I talk directly to the audience. No notes. No scaffolding. I tell them, as individuals, what problem we are here to address. It’s generally something of deep existential significance: the tyranny of society, the terror of nature, the ignorance and malevolence that too often characterizes the individual and the family. We talk about the darkness of life, and of suffering, and of betrayal and nihilism and hopelessness and the desire for revenge that all of that can produce. And then we extract some light out of the abysmal depths. There is no discussion of happiness as the goal of life. Happiness, welcome as it is, is a side-effect, an unexpected benefit, a bit of the grace of God. If it comes your way, open your arms to it, embrace it, and enjoy it. But it won’t last. What we all need instead of happiness is meaning—the kind of meaning that will sustain each of us through the suffering that life entails, so that we can endure the self-betrayal and the dissolution of our intimate relationships through death and distance and the illness and aging and disappointment and death that await all of us, just and unjust alike. And I tell my audiences something they all know, but have not been able to fully understand or articulate: the sustaining meaning in life is to be found in the responsibility of life, the load we voluntarily decide to bear (and the heavier the better). We must take care of ourselves, as individuals, in a manner that makes us better for our families, in a manner that sets the community right, such that the ship of state does not list too far right or left and sails forth for the destination that is true and proper. We must take stock of our multitudinous sins, appalling as they are (because none of us is who we could be, and all of us do things we know we should not), attempt to atone for them, accept the adventure of our life, and try to encourage nature to shine her beneficial face upon us, keep the tyranny of our social organizations at bay, improve our characters as individuals and, most importantly, face the unknown with truth and courage so that we can discover what is new and necessary and eternally redemptive. It is in this manner that we cooperate in the creation of what has always been envisioned as the City of God, stumbling uphill towards it as we can.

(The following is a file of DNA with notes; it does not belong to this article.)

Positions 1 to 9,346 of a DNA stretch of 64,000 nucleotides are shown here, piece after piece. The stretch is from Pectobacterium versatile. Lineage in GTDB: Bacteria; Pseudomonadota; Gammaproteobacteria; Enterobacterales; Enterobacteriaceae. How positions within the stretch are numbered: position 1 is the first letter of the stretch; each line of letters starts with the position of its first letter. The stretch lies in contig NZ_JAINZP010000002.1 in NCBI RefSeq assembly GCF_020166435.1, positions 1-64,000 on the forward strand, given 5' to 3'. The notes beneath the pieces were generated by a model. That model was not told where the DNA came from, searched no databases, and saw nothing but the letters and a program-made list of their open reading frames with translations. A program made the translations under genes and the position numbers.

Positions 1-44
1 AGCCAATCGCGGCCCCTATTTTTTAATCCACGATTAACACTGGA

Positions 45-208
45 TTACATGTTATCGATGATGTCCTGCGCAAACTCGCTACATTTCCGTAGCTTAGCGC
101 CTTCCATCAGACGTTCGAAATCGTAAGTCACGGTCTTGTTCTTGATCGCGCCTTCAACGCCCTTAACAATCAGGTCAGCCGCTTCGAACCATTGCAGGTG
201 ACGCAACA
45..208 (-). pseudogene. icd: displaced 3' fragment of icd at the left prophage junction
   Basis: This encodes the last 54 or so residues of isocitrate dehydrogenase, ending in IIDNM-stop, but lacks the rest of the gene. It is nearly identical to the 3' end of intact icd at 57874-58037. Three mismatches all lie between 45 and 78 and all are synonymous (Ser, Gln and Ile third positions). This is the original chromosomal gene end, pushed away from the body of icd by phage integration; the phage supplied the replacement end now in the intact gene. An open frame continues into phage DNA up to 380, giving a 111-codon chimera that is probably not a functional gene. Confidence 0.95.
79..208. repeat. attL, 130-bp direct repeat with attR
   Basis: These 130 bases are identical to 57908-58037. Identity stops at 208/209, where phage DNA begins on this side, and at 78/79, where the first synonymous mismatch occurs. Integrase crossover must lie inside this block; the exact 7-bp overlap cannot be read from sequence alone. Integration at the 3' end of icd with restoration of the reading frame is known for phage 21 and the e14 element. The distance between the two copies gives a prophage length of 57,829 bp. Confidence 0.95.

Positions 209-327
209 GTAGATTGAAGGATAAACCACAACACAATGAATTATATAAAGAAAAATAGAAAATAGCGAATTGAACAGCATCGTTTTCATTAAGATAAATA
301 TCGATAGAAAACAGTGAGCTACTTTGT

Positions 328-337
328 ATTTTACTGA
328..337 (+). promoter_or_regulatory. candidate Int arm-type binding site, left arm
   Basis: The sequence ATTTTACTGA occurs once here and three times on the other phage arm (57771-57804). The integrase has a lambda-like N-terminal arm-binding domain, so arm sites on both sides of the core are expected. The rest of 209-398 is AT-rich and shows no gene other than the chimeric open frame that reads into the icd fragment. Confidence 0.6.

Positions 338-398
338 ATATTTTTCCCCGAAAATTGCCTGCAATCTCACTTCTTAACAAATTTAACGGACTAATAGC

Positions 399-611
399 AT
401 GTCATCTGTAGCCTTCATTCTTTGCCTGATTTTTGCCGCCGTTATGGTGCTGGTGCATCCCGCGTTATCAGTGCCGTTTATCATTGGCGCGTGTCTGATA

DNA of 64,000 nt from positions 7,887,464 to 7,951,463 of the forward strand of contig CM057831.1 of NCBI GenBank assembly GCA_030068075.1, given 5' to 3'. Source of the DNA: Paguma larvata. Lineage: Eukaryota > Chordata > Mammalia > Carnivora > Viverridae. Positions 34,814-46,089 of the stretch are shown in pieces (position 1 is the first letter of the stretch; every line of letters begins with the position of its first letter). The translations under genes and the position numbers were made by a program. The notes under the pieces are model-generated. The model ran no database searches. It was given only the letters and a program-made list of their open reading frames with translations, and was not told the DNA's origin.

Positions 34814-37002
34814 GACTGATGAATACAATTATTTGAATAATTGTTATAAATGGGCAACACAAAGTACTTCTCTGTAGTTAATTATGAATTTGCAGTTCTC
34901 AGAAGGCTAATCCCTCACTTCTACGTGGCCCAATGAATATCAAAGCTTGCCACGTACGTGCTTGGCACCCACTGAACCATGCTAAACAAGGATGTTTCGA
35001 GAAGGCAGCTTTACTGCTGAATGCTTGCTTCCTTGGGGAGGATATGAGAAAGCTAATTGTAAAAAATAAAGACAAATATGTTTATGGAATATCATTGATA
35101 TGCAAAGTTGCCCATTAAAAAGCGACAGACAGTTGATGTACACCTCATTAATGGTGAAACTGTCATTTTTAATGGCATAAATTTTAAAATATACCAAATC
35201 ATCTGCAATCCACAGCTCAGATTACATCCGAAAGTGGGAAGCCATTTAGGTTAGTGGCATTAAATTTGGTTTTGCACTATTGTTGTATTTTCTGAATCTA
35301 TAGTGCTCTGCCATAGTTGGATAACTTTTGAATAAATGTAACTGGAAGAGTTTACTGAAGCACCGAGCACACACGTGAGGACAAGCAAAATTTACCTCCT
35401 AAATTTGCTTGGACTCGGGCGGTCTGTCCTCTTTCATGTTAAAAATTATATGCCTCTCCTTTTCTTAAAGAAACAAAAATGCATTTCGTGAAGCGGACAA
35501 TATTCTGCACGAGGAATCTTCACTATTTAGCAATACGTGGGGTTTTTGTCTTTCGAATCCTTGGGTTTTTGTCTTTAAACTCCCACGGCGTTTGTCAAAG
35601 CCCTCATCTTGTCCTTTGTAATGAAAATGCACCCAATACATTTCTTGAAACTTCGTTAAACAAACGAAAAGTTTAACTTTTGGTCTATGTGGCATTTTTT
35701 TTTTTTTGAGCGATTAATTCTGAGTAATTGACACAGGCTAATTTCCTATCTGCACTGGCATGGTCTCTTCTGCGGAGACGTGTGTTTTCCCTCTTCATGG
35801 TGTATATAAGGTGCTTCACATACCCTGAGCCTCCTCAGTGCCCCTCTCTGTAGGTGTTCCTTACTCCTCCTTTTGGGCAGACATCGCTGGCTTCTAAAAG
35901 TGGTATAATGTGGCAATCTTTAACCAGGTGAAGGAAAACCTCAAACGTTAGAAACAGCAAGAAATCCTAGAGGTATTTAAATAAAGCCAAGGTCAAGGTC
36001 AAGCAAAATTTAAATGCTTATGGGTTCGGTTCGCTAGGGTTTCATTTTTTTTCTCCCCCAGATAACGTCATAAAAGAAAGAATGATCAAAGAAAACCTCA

And it is dead silence that descends on the audiences, all over the world, when I speak of such things, because they resound with the truth that tradition has bestowed upon us and that our consciences remind us of in the painful manner that such reminders generally occur. And it’s not political, and it’s not for young men (but for everyone), and it’s not “self-help,” in any classical sense (even though I have nothing against such things). It’s the attempt to put the great stories of the Judeo-Christian tradition back firmly underneath our great culture, to provide it once again with some honour, some gravitas, some profundity – and some necessary burden. And it’s not like I’m lecturing, from some great position of enlightenment. I am as ignorant, biased and malevolent in potential and spirit as the next (and even more than many) and am including myself in the vast population of people who need to hear such things once again and, more importantly, come to understand them consciously. We have many difficult decisions confronting us, in the next decades, as our technological power continues to grow, exponentially. I am hopeful that wise people can make the proper decisions as to how that unforeseeable power might be used, and that what I am talking about, drawing on solid scientific data, clinical experience, and the wisdom of the past, might help in some small manner make a substantial number of us wiser in exactly that manner, so that we tilt the world toward the ever-more Heavenly place it might well become instead of degenerating into the Hell we all know full well that it could so easily be.